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Logo of nihpaAbout Author manuscriptsSubmit a manuscriptHHS Public Access; Author Manuscript; Accepted for publication in peer reviewed journal;
J Infect Dis. Author manuscript; available in PMC 2009 November 27.
Published in final edited form as:
PMCID: PMC2784690

Relationships between CYP2B6 Polymorphisms and Pharmacokinetics Following a Single Dose of Nevirapine or Efavirenz in African Americans



Polymorphisms in CYP2B6 affect steady-state plasma concentrations of nevirapine and efavirenz. In many resource-limited countries, single-dose nevirapine has been widely prescribed to pregnant women at delivery to reduce mother-to-child transmission. We characterized relationships between genetic polymorphisms and the pharmacokinetics of single doses of nevirapine and efavirenz.


Plasma drug concentrations were determined over 13 days following a 200-mg oral dose of nevirapine administered to non-pregnant, HIV-negative African Americans. A 600-mg oral dose of efavirenz was subsequently administered and pharmacokinetic sampling repeated. Pharmacokinetic parameters were estimated using a non-compartmental approach. Primary analyses involved two CYP2B6 polymorphisms (516G>T and 983T>C) known to predict increased steady-state plasma nevirapine and efavirenz exposure. Exploratory analyses involved another 51 polymorphisms in CYP2B6, ABCB1, CYP3A4 and CYP3A5.


Based on composite CYP2B6 516/983 genotype, the 34 participants comprised 10 extensive, 17 intermediate, and 7 slow metabolizer genotypes. Composite CYP2B6 516/983 genotype was significantly associated with plasma drug exposure and clearance for efavirenz but not for nevirapine. Exploratory analyses suggested possible associations between additional CYP2B6 polymorphisms and pharmacokinetics for nevirapine and efavirenz.


Selective pressure for drug-resistant HIV-1 following single-dose nevirapine may not differ substantially by CYP2B6 516/983 genotype. Additional polymorphisms, genes and populations warrant further study.

Keywords: efavirenz, nevirapine, CYP2B6, pharmacokinetics, HIV-1


The non-nucleoside reverse transcriptase inhibitors (NNRTIs) nevirapine and efavirenz are widely prescribed in multidrug regimens to treat HIV-1 infection. Both drugs have long plasma half-lives [1,2] and low barriers to viral genetic resistance such that a single mutation in HIV-1 reverse transcriptase confers resistance [2]. Whereas use of efavirenz is strongly discouraged during the first trimester of pregnancy because of potential harm to the fetus [3], nevirapine is extensively used during pregnancy to prevent mother-to-child transmission. In resource-limited countries this typically involves administering a single 200 mg oral dose of nevirapine to the mother at the time of delivery, with or without additional antiretroviral agents [4]. Unfortunately, because of nevirapine's long half-life, low genetic barrier to resistance, and the rapid mutability of HIV-1 [5], even a single dose if given as monotherapy can select for NNRTI-resistant virus in the mother [6-8]. This compromises efficacy of subsequent NNRTI-containing multidrug regimens, particularly when initiated within six months after the single dose [9-11].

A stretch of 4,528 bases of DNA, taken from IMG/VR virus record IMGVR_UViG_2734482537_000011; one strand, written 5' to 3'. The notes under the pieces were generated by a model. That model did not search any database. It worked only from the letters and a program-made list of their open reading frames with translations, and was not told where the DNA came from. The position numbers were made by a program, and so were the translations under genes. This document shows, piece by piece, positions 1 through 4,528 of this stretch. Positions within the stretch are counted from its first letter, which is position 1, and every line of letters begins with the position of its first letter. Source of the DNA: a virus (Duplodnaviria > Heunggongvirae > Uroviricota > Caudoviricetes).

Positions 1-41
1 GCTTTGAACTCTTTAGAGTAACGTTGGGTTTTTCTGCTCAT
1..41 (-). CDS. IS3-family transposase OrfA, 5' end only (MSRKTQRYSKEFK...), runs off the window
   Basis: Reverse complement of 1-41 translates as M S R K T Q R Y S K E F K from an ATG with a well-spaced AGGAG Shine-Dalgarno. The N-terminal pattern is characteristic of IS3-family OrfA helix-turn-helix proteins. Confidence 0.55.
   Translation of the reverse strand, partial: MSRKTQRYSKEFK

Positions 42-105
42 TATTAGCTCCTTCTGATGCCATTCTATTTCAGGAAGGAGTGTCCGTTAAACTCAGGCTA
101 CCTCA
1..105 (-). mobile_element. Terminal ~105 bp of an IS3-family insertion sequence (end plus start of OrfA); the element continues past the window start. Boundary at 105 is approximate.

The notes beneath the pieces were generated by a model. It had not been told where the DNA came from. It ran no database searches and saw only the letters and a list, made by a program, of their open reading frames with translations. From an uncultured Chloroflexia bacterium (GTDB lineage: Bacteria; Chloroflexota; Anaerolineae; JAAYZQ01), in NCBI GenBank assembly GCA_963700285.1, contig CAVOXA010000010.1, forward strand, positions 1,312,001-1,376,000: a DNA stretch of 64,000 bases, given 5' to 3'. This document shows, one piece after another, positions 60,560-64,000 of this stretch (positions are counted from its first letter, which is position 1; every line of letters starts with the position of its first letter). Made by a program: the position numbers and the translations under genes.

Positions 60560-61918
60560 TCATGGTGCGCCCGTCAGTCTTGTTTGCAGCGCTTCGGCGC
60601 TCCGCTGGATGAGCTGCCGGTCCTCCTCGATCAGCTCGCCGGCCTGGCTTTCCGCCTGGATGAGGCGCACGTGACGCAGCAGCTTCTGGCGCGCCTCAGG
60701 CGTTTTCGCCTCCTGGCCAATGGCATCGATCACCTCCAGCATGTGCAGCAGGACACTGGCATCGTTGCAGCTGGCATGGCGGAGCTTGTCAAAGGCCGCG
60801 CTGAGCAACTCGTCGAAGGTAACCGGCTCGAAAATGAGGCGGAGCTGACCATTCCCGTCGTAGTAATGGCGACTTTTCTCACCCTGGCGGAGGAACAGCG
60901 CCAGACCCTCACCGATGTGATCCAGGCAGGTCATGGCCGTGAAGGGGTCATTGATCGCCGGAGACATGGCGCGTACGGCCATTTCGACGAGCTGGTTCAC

There is considerable inter-individual variability in disposition of antiretroviral agents, at least some of which is caused by polymorphisms in drug metabolism genes. Both nevirapine and efavirenz are metabolized primarily by cytochrome P450 (CYP) 2B6 [12-14]. A frequent CYP2B6 variant (516G>T) predicts decreased plasma efavirenz clearance and increased plasma efavirenz exposure at steady state [15-17]. A less frequent CYP2B6 polymorphism, 983C>T, also predicts increased plasma efavirenz exposure of a similar magnitude (although data is scant for 983 C/C homozygosity) [18-20]. More recent data establish that CYP2B6 516G>T and 983T>C are also associated with increased steady-state plasma nevirapine exposure [17,21,22]. Both CYP2B6 516T and 983C are more frequent among individuals of African ancestry than among Caucasians [15,16].

The present study characterized relationships between genetic polymorphisms and plasma pharmacokinetics of nevirapine and efavirenz following single doses administered to healthy, non-pregnant HIV-negative African Americans.

Material and Methods

Study Subjects and Design

This study enrolled African Americans, based solely on self-reported identity. Eligible participants were healthy, with acceptable screening hematology, chemistry studies, negative HIV serologies, and undetectable plasma HIV-1 RNA. Women of child bearing potential had negative pregnancy tests. Exclusion criteria included use of medications known or predicted to interact with hepatic cytochrome P450 isoforms. Human experimentation guidelines of the US Department of Health and Human Services were followed in the conduct of this research. All work was conducted in accordance with the Declaration of Helsinki. The study was approved by the Vanderbilt Institutional Review Board, and all participants provided written informed consent.

On day 0 each participant received a single 200-mg oral dose of nevirapine, followed by serial sampling for pharmacokinetics. At least 3 weeks after receiving nevirapine each participant then received a single 600-mg oral dose of efavirenz, followed by serial sampling for pharmacokinetics. Study drugs were administered by study personnel. The study was performed in the Vanderbilt General Clinic Research Center.

Drug Assays